Delaware lawmakers pass port bill
Working overtime to ensure its passage before the General Assembly recesses this week for budget talks, Delaware lawmakers okayed a measure giving them final say before the Port of Wilmington enters into any kind of private-public partnership.
The revised Senate bill places any proposal before the Joint Bond Bill Committee for review. Committee members would then make a recommendation and the full legislature would have 30 days to decide deal or no deal.
West Wilmington Democratic Sen. Robert Marshall sponsored the original bill and says the compromise gives lawmakers a voice to protect the state-owned port.
"I believe that the taxpayers and the voters of our state have achieved a victory today for their interests, and one that will allow us to exercise our fiduciary responsibility to the taxpayers."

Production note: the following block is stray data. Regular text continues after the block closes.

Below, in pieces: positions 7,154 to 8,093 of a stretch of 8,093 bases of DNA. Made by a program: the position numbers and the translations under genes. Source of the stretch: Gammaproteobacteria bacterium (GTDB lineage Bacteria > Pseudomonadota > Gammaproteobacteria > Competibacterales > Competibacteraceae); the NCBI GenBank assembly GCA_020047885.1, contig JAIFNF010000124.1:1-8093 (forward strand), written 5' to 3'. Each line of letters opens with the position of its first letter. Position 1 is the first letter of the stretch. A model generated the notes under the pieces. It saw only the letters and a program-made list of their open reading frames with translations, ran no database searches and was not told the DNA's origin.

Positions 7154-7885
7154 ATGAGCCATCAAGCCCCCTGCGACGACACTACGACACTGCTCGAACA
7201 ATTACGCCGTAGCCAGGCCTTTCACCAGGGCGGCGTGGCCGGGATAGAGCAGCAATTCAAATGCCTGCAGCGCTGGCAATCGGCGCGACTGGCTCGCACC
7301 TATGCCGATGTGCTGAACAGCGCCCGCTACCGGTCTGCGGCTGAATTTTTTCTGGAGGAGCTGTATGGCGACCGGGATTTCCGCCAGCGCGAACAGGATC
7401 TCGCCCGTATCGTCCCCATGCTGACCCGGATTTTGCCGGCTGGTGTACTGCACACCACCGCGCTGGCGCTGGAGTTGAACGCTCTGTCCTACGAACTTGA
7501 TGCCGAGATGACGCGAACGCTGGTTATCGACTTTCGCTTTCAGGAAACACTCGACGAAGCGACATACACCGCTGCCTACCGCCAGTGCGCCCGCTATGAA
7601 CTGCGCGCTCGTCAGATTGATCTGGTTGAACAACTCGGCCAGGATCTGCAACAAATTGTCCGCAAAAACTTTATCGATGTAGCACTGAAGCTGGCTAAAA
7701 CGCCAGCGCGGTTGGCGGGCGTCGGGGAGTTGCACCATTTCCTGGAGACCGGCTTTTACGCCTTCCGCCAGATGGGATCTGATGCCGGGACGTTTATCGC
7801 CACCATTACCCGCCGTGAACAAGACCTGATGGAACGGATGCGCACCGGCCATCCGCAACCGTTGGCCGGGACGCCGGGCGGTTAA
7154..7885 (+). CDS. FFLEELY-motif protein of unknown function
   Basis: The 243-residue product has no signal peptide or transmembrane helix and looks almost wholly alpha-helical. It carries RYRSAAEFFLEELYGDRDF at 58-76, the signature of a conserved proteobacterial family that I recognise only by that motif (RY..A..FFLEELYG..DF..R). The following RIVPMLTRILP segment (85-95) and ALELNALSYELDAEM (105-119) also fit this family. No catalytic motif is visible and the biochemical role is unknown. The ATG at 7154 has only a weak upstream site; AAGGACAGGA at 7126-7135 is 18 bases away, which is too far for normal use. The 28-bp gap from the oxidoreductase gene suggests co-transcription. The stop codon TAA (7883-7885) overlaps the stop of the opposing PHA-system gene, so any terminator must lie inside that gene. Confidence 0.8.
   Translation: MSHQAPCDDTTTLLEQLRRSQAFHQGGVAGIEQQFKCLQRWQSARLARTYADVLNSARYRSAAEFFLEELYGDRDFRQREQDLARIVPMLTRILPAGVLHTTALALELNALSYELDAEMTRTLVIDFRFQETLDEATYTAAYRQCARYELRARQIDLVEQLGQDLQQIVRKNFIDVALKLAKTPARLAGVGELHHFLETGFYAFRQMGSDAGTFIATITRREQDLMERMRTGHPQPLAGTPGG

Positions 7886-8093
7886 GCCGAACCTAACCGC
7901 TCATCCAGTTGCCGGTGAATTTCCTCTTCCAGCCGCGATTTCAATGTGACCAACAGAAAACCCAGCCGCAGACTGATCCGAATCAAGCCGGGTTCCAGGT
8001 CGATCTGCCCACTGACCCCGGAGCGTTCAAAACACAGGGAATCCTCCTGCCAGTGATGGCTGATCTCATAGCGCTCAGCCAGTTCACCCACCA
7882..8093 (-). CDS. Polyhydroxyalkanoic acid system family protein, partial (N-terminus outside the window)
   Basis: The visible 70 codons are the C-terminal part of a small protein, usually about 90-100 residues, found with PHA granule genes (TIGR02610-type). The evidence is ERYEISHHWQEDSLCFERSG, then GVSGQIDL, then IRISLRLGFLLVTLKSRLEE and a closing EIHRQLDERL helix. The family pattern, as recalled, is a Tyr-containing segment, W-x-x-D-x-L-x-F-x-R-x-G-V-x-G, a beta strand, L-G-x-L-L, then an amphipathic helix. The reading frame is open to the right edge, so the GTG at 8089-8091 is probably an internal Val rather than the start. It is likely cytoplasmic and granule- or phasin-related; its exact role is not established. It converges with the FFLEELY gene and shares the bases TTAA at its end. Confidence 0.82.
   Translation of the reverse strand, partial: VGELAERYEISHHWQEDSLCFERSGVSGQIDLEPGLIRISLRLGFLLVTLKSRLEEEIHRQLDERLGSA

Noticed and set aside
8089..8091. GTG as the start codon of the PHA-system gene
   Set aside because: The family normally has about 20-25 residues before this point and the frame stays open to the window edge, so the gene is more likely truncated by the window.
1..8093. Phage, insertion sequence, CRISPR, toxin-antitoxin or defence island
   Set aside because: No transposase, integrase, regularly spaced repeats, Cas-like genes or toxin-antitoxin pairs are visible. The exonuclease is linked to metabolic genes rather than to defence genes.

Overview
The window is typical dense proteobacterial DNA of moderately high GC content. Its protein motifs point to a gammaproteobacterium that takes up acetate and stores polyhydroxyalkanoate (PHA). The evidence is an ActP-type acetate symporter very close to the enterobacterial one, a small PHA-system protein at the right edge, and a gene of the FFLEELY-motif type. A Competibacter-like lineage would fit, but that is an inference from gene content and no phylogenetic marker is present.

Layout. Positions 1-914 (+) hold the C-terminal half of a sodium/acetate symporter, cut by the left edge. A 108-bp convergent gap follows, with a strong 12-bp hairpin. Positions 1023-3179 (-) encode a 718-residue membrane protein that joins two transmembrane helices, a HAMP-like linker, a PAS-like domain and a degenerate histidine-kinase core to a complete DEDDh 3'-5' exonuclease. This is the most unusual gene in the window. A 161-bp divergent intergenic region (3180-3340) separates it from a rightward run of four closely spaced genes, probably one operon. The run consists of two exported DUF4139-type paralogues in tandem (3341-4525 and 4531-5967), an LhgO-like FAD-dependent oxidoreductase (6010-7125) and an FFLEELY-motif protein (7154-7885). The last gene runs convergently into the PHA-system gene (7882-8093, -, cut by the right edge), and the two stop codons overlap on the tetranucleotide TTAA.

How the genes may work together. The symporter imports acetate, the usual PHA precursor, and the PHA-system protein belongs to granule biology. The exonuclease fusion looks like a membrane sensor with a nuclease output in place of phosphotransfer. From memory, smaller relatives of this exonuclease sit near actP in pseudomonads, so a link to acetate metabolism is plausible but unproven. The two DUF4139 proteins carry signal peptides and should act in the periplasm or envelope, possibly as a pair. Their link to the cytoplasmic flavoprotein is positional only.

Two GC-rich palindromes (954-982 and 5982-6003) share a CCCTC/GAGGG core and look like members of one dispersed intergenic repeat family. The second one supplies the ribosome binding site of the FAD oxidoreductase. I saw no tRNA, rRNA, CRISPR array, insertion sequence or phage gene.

In its original form, the bill ruffled some feathers, because it called for the full legislature to review and vote on any deal.
"It'd be like a death by a thousand lashes... To do this in front of the House, in front of the Senate, could be very difficult and then, I think, the bidding party may say, you know, this may not be worth the aggravation," said port chairman Alan Levin, who described the amended legislation as 'fair.'
Delaware has run the port through the Diamond State Port Corporation since the mid-1990's. Built in the 1920's, the Port of Wilmington is currently in talks with Houston-based Kinder Morgan about a possible 50-year lease agreement. Levin says a partnership is the only way to address mounting maintenance and operating costs.
"It's something that is going to take a heck of a lot more than the state's commitment of $10 million a year to do that."
However, the idea of privatizing or leasing any, or part, of the port raised concerns, particularly within the local longshoremen's union. That's why union president Julius Cephas expressed relief that the Senate agreed to the amended bill.
"I'm very pleased with the vote... I believe that we have the Senate looking out for the working class people."
The bill now awaits the governor's signature.
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